Two prominent Web sites that specialize in remote access software known as rootkits have been taken offline by a large distributed denial of service attack (DDoS). The take-down was allegedly ordered by a shadowy group of hackers and rootkit authors who took offense at criticisms of their software posted on the sites.
Rootkit.com, an established Web site run by security expert Greg Hoglund, has been offline for almost a week. Two other sites, operated by a prominent rootkit author known as "Holy Father," have also been taken down in the attacks, which are believed to be the work of a group of Bulgarian and Turkish hackers known as the SIS-Team, according to Hoglund, the chief executive officer of HBGary, Inc., an information technology software and services company.
The attack against Rootkit.com began on Tuesday, April 5, after someone using the name "ATmaCA" posted an inflammatory message to one of the discussion groups on the site that advertised a number of malicious remote-access software programs sold by SIS Team, including SIS-Downloader, ProAgent, and SIS-IExploiter, Hoglund says.
The programs are powerful spyware tools that, when combined, enable remote attackers to secretly compromise other machines using attack Web pages. The programs are sold online at Web sites like Spyinstructors.com and are popular with the people behind spam campaigns, who use the tools to plant remote-control programs that are then used to send out spam, Hoglund says.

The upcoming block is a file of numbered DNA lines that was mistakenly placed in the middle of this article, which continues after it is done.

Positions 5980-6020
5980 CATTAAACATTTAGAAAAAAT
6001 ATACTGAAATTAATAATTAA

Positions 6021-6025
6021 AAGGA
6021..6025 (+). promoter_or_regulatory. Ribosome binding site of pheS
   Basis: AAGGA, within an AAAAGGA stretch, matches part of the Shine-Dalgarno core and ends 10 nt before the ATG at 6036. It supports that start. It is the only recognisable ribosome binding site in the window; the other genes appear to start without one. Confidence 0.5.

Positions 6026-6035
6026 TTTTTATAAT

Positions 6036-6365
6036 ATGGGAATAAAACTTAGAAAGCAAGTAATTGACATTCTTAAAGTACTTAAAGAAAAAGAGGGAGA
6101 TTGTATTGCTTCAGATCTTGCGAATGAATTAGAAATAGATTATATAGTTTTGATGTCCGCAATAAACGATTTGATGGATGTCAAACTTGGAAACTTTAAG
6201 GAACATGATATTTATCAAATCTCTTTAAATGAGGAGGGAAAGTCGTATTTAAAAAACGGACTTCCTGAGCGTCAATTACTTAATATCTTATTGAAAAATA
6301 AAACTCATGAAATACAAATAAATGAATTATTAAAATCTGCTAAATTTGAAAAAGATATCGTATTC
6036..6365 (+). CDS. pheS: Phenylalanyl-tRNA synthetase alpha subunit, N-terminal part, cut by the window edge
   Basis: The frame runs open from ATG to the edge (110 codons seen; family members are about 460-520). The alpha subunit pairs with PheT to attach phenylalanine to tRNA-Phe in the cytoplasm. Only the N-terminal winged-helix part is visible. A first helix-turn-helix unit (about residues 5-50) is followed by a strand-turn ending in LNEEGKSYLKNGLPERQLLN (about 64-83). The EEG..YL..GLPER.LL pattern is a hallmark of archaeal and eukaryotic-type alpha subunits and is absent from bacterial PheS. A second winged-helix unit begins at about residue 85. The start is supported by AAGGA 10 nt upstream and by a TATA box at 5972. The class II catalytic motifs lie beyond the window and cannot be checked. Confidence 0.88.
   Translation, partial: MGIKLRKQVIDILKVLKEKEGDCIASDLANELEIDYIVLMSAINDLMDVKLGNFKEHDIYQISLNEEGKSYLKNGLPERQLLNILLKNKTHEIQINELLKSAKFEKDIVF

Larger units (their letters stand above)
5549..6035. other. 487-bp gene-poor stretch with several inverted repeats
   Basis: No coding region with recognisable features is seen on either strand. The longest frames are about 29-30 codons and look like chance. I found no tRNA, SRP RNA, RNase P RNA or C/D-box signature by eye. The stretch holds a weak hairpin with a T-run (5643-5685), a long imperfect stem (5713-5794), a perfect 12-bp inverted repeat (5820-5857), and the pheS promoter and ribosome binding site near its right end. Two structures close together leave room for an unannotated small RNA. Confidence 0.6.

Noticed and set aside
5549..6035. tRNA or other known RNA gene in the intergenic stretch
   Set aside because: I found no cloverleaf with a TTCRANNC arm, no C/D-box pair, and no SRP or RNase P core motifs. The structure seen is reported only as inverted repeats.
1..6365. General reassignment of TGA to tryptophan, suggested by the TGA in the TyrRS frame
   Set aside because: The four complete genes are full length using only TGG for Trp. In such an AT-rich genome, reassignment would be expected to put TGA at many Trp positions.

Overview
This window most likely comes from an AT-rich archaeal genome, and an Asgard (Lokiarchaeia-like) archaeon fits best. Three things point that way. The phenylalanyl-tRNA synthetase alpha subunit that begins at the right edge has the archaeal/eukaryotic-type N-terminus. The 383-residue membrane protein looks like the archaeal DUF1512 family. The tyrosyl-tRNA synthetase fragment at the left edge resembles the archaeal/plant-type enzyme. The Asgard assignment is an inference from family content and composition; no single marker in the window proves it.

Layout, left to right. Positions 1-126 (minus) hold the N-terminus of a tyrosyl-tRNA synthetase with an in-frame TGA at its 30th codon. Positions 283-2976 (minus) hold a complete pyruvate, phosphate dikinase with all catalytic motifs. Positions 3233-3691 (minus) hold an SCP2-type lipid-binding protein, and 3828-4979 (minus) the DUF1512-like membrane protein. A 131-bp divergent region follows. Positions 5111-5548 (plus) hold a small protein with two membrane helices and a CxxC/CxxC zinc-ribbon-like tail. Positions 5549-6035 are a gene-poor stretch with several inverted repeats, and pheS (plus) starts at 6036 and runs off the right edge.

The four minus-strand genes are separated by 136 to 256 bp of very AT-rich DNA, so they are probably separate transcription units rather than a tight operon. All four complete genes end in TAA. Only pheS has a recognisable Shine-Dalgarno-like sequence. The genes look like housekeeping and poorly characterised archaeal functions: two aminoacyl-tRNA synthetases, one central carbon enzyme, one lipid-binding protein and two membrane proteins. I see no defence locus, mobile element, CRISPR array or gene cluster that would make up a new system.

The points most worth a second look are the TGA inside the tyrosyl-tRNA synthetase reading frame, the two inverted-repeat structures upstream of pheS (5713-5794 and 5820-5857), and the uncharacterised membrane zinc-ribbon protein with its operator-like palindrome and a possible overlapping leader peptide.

The post by ATmaCA prompted curt responses from Rootkit.com members, who objected to authors using the discussion forum as a venue to advertise their commercial software. Other rootkits discussed on Rootkit.com are open source, and authors typically post links to their source code on the site, Hoglund says.
In the "flame war" that erupted between the SIS-Team members and the Rootkit.com contributors, questions were also raised about the quality of the SIS-Team products. Some Rootkit.com regulars alleged that the tools were poorly written and frequently crashed machines they ran on, Hoglund says.
Within hours of the first post from ATmaCA, the Rootkit.com Web site was under attack by a network of more than 500 compromised computers, or bots, that flooded the site with about 170,000 requests a second, making it unreachable for most Internet users, he says.
Two rootkit-focused Web sites operated by Holy Father were also downed by DDoS attacks after that person posted remarks critical of ATmaCA and SIS-Team, according to an e-mail from Holy Father.
In both cases, extortion e-mail was sent to the Web site owner following the DDoS attacks, saying that the Web site owners could end the attacks by posting public apologies to ATmaCA and SIS-Team on their Web sites, Hoglund and Holy Father say.
Hoglund, who is a noted security expert and author of the book "Exploiting Software," was working on Monday to bring the Rootkit.com Web site back online. He expressed outrage at the attacks, which he said were instigated by a group of immature hackers, and said that he would have taken the inflammatory post about ATmaCA and SIS-Team off Rootkit.com as a matter of policy.
"I find it very offensive that a public Web site that does nothing but share information is attacked by a bunch of immature children," he says. "These are hackers who can't stand on their own merits. They make claims for their software, and then can't argue about it, but just DDoS their critics off the Internet."
Rootkit.com has more than 25,000 registered users and about 30 regular contributors. Despite the reputation of rootkits as hacker tools, many of those who frequent the site are professional security experts and students who study computer security and use the rootkit source code available on the site to figure out ways to defend against rootkit programs, Hoglund says.